An Original Story by Sylvia Rouss with illustrations by Pat Davis
“I’m in the kitchen, Shannie,” she responded.
I dashed into the kitchen where Bubbie was just placing a tray of freshly baked hamantashen on the counter.
“I got the part!” I announced.
“That’s wonderful, Shannie!” she exclaimed throwing her arms around me. She knew how much I wanted to be Queen Esther in my school Purim Play.
I feel lucky because my grandparents live in the house right across the street from my own. Since both my parents work, I always spend the afternoons with them until my older brother, Jordan, comes home from school. Today he was staying late for football practice and Zaydie had gone to watch him play.
I smiled at Bubbie. “Now, I need a costume. May I look for a piece of cloth in your sewing cabinet?” I asked.
“Of course,” she replied. “Take whatever you like and I’ll help you make your gown.”
“Thanks!” I said, kissing her cheek.
Bubbie was sitting at the dining table when I came back. She had poured a large glass of milk for me with a plateful of apricot hamantashen next to it. I held up the beautiful fabric I had found.
“It’s perfect!” Bubbie nodded approvingly. “Have a hamentash while they’re still warm.”
I gently placed the fabric on top of the dining table and sat down on a nearby chair. The wood on Bubbie’s dining table gleamed like new and I could see my reflection in its shiny surface. Unlike the table, the upholstery on the wooden dining chairs looked faded and worn. Although Bubbie’s house was sparkling clean, her dining chairs had many stains. As I sipped my milk, I noticed the tapestry material I selected for my gown was the same as that on Bubbie’s dining chairs but, unlike the chairs, it was bright and colorful.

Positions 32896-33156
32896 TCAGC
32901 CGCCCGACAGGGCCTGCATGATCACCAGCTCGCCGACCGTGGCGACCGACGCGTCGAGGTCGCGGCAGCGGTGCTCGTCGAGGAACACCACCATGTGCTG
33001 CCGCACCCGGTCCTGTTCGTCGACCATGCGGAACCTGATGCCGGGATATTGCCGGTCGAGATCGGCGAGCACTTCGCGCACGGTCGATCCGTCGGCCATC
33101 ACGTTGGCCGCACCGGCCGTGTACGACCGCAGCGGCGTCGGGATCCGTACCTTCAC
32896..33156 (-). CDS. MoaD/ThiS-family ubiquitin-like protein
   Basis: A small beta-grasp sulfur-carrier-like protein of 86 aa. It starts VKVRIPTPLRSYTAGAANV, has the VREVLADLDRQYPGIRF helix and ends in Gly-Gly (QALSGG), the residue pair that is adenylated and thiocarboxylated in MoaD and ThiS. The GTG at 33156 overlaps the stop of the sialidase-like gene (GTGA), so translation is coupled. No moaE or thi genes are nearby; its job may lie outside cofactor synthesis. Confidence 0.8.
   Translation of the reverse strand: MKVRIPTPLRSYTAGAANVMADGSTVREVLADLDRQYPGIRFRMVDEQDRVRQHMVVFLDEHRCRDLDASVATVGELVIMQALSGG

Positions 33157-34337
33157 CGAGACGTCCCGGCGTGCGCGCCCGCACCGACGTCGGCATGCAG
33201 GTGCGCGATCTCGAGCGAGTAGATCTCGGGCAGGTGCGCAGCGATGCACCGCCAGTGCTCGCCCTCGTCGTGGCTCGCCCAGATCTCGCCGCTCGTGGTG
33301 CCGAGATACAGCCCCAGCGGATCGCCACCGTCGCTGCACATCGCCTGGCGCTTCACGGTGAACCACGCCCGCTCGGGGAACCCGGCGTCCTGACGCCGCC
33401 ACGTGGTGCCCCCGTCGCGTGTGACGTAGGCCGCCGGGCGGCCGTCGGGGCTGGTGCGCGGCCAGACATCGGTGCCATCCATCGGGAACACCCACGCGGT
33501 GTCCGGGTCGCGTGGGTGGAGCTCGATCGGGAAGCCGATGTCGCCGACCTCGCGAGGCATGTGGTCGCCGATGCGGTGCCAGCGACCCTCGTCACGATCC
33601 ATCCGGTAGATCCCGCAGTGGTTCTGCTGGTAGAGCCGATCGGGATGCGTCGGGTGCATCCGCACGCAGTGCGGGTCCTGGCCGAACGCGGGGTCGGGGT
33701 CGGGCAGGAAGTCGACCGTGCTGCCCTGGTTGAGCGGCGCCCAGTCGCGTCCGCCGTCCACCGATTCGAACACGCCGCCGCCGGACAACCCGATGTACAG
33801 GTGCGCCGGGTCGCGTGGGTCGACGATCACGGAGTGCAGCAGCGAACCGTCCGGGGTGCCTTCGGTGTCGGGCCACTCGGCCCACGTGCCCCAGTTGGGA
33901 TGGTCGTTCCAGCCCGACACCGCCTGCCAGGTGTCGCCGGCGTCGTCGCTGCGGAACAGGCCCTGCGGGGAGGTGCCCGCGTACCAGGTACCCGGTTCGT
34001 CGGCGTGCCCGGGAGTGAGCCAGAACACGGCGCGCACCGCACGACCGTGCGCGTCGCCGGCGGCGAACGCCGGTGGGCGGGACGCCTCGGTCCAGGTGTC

“Bubbie, there’s enough fabric to make my costume and new seat covers for your chairs.” I suggested as I bit into a hamentash.
Bubbie shook her head. “Shannie, we can make a lovely gown for you but we will not recover the chairs.”
“Why?” I asked.
Bubbie’s eyes twinkled as she explained, “Although these chair cushions are faded and not as clean as they once were, they provide me with many cherished memories.”
I gave her a puzzled look. “What do you mean?”
“Shannie, look at the chairs and tell me what you see.”
“I see lots of stains, and some worn spots,” I replied.
“Now, let me tell you what I see,” Bubbie responded. “Those threadbare spots and stains remind me of many happy occasions.”
Bubbie pointed to a splatter of greasy stains on the chair next to her and remarked, “That’s from the Shabbat dinner when your mother told Jordan that he would soon be a big brother. Jordan abruptly jumped up and ran from the table yelling, ‘I don’t want to be a FIG brother!’ ”
“Zaydie and I couldn’t help laughing as your father tried to convince him that he was going to be a BIG brother not a FIG brother. It wasn’t until Jordan had calmed down that we noticed he had knocked over his bowl of chicken soup. I washed the tablecloth but some of the soup had splashed onto Jordan’s chair and there it remains to this day.”
I closed my eyes and tried to capture Bubbie’s memory in my mind. I hadn’t even been born yet, but I giggled at the vision that was clearer than any photograph.
“Look,” she continued, “That’s from the Passover Seder when you were two years old. When Jordan offered to let you taste the maror and haroset. You refused, but you eagerly grabbed a large chocolate matzah. Because you’d watched Zaydie break the matzah in half and hide the afikommen, you decided to break your chocolate matzah in half. Everyone was reading the Haggadah so no one noticed where you hid your ‘afikommen’ until you got up out of your chair. The seat cushion was covered with melted chocolate and broken pieces of matzah.”